Larger news organisations now have audience engagement teams but in smaller newsrooms, the person in charge of this aspect can often be the only one doing this type of work, which makes it more challenging to ask for advice.
Launching today (2 October), Gather is a platform that aims to connect and support people working in community engagement, enabling them to find case studies, share best practices and access resources such as jobs and funding. Those interested in joining Gather have to request an invitation by filling out a form with some information about their role, their experience with engagement and their interest in the field.
The collaborative project is led by the Agora Journalism Center at the University of Oregon and funded by the Knight Foundation and the Democracy Fund. It was designed as a "community of practice" that amplified conversations taking place at events such as Experience Engagement in 2015, and Elevate Engagement in 2017.
"We were trying to branch out beyond looking at engagement in a transactional way and look at it in a much more relational way," said Andrew DeVigal, Endowed Chair in Journalism Innovation and Civic Engagement at the Agora Journalism Center, and the project's executive director. "How do we get people working by themselves to connect with others in order to learn from each other?"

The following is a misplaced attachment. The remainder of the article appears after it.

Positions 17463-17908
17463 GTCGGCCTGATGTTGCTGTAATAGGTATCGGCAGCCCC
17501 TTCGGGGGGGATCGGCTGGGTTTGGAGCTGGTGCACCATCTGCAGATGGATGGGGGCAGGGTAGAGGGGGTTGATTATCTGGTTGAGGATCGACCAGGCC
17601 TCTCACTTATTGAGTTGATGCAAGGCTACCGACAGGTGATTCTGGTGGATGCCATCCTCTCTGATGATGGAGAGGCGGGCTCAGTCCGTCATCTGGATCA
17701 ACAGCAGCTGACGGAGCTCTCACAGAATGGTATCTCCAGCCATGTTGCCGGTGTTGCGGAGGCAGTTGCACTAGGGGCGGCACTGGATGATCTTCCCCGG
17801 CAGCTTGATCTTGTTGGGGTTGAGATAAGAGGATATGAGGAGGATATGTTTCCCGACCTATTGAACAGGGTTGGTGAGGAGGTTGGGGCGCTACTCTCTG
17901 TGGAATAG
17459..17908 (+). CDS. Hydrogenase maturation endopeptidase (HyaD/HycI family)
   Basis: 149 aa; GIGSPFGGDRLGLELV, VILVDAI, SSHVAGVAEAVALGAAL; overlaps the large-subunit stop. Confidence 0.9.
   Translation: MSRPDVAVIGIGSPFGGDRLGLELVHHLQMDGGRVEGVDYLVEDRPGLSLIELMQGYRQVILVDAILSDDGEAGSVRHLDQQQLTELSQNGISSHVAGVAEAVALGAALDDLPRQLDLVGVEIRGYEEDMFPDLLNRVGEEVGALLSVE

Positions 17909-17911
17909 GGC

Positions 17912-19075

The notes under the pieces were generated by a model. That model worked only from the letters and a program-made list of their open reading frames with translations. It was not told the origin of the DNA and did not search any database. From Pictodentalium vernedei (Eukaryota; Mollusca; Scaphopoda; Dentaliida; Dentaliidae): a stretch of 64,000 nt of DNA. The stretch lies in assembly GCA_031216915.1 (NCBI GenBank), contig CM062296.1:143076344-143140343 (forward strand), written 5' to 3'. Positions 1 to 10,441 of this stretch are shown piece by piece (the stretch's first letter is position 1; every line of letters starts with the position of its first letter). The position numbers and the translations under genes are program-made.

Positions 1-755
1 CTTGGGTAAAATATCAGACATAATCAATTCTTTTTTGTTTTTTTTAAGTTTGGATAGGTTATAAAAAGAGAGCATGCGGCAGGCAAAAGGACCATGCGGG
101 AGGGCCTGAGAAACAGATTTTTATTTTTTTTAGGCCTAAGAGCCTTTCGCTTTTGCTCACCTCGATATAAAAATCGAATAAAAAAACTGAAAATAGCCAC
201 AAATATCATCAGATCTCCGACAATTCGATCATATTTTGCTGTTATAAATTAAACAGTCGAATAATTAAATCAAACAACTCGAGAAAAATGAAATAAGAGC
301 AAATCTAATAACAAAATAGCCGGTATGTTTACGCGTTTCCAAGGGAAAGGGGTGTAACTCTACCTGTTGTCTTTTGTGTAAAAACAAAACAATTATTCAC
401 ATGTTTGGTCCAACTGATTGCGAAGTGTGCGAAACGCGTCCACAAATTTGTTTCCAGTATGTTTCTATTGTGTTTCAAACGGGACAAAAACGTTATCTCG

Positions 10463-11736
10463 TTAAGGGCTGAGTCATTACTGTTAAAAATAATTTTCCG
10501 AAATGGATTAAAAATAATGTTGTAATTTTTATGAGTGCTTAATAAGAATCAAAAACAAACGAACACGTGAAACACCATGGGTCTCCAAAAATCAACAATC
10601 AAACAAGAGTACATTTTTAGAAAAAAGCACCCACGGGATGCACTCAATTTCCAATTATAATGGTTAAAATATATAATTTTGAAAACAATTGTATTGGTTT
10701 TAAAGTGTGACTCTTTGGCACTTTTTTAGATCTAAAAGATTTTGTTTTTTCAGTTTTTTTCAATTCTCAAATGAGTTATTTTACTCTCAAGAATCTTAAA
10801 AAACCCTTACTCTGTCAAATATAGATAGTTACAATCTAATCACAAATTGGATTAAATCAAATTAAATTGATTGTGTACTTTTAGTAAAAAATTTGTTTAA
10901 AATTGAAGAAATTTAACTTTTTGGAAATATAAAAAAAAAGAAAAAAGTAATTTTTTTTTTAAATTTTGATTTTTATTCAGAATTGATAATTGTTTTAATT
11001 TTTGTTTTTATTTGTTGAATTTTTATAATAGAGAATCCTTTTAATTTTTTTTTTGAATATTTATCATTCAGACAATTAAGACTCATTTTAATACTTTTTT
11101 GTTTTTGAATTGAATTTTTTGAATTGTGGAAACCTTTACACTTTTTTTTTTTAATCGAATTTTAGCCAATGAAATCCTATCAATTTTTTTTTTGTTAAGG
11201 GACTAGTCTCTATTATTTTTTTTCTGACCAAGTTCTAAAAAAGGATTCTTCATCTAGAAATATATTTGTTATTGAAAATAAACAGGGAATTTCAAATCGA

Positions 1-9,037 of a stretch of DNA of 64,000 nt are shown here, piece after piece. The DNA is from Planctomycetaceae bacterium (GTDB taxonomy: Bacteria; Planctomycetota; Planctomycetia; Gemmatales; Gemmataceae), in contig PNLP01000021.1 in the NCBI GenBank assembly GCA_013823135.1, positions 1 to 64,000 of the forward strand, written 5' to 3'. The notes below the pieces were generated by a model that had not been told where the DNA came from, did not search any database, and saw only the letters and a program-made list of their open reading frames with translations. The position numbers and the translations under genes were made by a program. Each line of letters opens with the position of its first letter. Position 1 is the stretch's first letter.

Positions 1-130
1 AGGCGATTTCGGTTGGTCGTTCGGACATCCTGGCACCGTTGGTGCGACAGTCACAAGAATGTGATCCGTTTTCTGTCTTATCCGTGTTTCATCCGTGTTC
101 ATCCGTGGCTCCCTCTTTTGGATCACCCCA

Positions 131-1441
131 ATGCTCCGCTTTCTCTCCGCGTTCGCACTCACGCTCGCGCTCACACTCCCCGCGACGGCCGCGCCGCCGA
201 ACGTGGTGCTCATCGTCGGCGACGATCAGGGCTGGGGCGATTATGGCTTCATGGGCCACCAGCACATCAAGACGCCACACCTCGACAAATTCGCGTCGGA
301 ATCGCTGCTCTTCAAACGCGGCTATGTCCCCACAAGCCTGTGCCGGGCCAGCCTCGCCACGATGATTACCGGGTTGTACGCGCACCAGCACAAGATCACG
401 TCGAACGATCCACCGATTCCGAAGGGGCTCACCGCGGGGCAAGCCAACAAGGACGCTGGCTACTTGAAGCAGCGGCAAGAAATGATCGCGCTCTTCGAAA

Gather is not just for journalists who have the word "engagement" in their job title, explained Joy Mayer, Gather's community manager. It is also a space for reporters with more traditional job descriptions doing this type of work, editors looking to hire people in engagement roles, and academics who are teaching engagement as part of journalism curriculums.
"It's really common for people to struggle to tell the story of engagement work, persuading their organisation to invest in it and explaining what this work accomplishes for a newsroom," she added.
"I am hearing a lot of journalists who work in this space talk about how to host a live event, how to attach revenue to engagement goals, what it's like to host a conversation offline versus online, as well as how to teach engagement, because we have many academics in the Gather community."
Through the platform, journalists will also be able to keep in touch with peers after attending conferences and events, and to participate in lightning talks to discuss current or past projects, which Mayer has already been organising in the Experience Engagement group on Facebook. The group will continue to be active, but the Gather website will have the added value of a searchable collection of resources and case studies.
"The challenge with Facebook is that it's a stream of consciousness of what's happening now, making it feel like the latest is the most important," DeVigal said.
"We want to honour the work that has been done in the past, and it's important to amplify that and add to those learnings, as opposed to feeling like whatever is the latest tool is the best one."
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